Harry Whinna Nice (1877-1941)

Harry Whinner Nice, c.1925

Harry W. Nice was born in Washington D.C., on December 5, 1877 the son of Methodist minister Henry Nice and his wife Drucilla Arnold Nice. The family moved to Baltimore, Maryland soon after and he was educated in the public schools there. He was prepared for college at Baltimore City College and entered Dickinson College in Carlisle, Pennsylvania with the class of 1899 in 1896. He studied at the College for only one year. He left to study law at the University of Maryland, where he graduated with a LL.B degree in 1899.

Nice began a long and distinguished political career with the Republican Party when he was elected to the Baltimore city council in 1903. In swift succession, he served as secretary to the mayor of Baltimore, supervisor of elections in the city, and as a state's attorney. In an initial run for governor in 1919 when he went down to narrow defeat to his law school classmate and grandson of a Dickinsonian in the class of 1853, Albert C. Ritchie. He then distinguished himself as a tax appeal judge between 1920 and 1924 but came to national prominence in 1934 when he defeated the sitting the Democratic governor, his old rival Ritchie, on the unlikely platform that Ritchie was not doing enough in Maryland to aid in President Roosevelt's national recovery efforts. His effective political career came to an end before the end of the decade, however, when he was defeated for re-election in 1938 and again in the 1940 Senate race in Maryland.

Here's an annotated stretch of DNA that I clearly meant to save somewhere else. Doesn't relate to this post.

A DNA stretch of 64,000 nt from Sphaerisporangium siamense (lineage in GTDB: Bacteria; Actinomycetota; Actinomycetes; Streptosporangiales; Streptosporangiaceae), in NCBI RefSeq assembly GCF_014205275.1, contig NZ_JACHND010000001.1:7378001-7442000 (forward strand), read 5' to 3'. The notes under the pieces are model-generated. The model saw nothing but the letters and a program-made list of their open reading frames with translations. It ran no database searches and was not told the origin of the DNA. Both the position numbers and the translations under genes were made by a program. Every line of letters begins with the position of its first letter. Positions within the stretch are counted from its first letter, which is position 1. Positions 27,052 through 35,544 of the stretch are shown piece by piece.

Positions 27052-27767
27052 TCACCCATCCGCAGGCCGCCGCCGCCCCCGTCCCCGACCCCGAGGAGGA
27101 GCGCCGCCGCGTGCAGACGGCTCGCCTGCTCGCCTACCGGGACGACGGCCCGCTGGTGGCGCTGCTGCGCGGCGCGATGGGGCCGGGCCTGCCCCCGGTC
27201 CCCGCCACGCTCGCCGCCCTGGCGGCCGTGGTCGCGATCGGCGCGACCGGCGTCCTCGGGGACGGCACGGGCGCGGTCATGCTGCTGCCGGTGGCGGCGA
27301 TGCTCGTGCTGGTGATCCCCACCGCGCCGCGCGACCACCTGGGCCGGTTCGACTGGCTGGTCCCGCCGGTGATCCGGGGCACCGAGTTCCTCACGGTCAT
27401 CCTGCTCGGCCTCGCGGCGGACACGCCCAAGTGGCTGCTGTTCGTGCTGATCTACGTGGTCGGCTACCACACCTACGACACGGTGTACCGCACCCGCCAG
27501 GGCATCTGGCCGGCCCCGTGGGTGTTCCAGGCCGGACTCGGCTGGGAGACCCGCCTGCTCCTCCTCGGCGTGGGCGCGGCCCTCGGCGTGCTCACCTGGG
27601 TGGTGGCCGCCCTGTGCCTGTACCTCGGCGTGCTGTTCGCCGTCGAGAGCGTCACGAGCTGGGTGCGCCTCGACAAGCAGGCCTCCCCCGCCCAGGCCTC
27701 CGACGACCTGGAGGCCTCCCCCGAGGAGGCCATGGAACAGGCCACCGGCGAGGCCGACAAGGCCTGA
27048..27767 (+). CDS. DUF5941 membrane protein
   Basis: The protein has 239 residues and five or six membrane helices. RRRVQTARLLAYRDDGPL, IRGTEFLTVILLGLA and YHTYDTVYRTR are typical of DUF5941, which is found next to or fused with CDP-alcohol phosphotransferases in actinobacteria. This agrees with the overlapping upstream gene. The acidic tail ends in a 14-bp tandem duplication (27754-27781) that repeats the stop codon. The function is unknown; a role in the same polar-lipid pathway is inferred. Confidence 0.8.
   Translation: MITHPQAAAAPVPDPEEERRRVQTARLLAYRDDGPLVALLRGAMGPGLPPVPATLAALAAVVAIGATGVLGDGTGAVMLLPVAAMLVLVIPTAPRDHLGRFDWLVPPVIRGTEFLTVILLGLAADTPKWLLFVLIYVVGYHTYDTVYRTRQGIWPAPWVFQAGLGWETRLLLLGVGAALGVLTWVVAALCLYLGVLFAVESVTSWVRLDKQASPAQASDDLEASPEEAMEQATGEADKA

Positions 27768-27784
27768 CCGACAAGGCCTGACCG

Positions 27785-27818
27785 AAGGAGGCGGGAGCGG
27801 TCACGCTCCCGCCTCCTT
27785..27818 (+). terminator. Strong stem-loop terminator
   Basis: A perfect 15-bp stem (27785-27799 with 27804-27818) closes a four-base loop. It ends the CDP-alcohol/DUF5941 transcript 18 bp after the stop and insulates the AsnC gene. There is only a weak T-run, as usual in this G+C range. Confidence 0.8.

He had married Edna Viola Amos in June, 1904. The couple had one son, Harry W. Nice, Jr. and another had died in infancy. Following the 1940 Senate race, Nice suffered from ill-health and early 1941 he was stricken with a heart attack at the home of friends in Richmond, Virginia. He died the following morning, February 25, 1941. He was 63 years old.

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Dickinson College Archives
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